Behaviour Change

PROPAGANDA FOR CHANGE is a project created by the students of Behaviour Change (ps359) and Professor Thomas Hills at the Psychology Department of the University of Warwick. This work was supported by funding from Warwick's Institute for Advanced Teaching and Learning.

Friday, February 15, 2013

Coke: The Chase

http://www.youtube.com/watch?v=6uFQAqwbwSg


This advert shows groups of different people (Cowboys, Las Vegas showgirls, etc) in the desert racing to get to the giant Coca Cola bottle.
The main aim of this advert is to get people to vote for the group that they think will win the race. In my opinion, however, nobody will care about who wins this race and therefore hardly anybody will actually go online to vote. Coca Cola have given people no incentive to vote. Most Coca Cola adverts are off topic (like this advert), but most are memorable. This one just seems so long and random that it would not stick in my memory.
This advert tried to use a storytelling technique. However, it is unlikely to have worked because nobody is actually interested in the story (and the outcome of it). Slusher & Anderson (1996) looked at the effects of presenting information to participants in a story manner. They found that participants could remember more information if it was presented in a story manner compared to statistics, and this therefore had more of an effect on their behaviour.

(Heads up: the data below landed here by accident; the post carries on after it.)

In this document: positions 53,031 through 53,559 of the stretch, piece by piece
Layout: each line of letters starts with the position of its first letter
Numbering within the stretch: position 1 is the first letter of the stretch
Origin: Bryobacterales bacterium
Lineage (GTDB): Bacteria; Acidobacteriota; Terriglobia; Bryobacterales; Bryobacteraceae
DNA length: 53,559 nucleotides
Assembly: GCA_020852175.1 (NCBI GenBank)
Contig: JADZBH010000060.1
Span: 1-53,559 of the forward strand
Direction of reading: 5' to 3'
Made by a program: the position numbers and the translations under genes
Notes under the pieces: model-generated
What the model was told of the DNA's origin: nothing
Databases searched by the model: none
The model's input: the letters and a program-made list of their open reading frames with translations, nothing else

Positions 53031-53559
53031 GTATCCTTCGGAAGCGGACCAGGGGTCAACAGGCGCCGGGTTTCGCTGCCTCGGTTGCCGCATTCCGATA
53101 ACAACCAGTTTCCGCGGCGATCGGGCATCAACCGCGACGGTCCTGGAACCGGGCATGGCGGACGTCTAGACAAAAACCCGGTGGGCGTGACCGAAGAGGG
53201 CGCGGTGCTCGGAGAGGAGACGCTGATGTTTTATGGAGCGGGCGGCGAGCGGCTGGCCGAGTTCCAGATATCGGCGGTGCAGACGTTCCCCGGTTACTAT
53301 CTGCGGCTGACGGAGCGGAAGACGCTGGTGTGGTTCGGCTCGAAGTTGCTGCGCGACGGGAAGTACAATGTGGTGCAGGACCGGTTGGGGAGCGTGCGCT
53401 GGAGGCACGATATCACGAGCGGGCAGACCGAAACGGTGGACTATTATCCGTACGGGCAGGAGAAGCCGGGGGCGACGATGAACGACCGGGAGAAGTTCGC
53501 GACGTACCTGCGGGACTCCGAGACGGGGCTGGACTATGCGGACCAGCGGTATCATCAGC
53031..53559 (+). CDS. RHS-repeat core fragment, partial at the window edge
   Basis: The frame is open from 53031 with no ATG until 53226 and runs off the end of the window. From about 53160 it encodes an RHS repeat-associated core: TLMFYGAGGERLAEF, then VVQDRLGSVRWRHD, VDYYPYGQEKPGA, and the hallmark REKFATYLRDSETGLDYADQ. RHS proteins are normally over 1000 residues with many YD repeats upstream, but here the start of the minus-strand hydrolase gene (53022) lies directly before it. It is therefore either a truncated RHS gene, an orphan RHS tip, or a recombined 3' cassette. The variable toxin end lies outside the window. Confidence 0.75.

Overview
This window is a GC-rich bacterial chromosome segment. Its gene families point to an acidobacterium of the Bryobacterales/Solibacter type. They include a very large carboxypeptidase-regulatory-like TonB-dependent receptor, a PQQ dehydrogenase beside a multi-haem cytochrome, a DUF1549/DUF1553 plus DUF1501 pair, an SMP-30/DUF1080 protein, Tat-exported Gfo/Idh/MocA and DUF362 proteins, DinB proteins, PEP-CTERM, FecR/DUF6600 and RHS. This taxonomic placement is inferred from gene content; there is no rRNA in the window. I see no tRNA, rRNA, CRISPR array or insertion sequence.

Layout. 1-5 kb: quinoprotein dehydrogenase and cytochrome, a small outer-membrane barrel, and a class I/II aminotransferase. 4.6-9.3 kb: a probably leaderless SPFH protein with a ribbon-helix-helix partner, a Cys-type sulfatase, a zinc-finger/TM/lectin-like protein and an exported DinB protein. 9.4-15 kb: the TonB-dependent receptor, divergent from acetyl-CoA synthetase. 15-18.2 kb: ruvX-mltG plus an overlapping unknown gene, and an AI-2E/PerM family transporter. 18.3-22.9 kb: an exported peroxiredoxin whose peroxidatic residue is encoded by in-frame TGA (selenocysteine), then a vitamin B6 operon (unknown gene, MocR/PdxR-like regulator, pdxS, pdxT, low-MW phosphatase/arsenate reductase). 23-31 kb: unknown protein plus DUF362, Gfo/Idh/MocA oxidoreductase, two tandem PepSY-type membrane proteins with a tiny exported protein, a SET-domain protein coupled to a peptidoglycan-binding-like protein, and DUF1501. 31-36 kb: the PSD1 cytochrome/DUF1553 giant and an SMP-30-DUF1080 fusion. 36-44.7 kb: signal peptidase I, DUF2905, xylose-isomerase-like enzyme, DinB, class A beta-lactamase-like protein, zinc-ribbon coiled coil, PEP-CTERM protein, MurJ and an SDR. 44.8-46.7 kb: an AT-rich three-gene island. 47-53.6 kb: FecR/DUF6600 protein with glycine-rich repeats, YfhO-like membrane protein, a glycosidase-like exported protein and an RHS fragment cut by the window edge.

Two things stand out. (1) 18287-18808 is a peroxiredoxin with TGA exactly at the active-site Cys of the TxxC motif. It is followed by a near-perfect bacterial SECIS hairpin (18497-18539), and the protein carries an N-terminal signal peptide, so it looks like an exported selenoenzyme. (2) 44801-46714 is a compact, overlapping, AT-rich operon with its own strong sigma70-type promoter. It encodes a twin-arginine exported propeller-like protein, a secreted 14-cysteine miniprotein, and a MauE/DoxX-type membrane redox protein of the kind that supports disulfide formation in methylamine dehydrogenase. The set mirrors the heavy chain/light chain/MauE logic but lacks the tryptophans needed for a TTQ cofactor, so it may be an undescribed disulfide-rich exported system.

This advert also used a prescreening technique, and time contraints were used (i.e. vote by a particular time).
In general, the longer the message, the better it is. For example, Petty & Cacioppo (1984) found that when a recipient did not have to process much information, a longer advert increased persuasion. However, this Coca Cola advert is, in my opinion, too long and becomes boring.

Petty, R. E., & Cacioppo, J. T (1984). The effects of involvement on responses to argument quantity and quality: Central and peripheral routes to persuasion. Journal of Personality and Social Psychology, 46, 69-81.

Slusher, M. P., & Anderson, C. A. (1996). Using causal persuasive arguments to change beliefs and teach new information: The mediating role of explanation availability and evaluation bias in the acceptance of knowledge. Journal of Educational Psychology, 88, 110-122.

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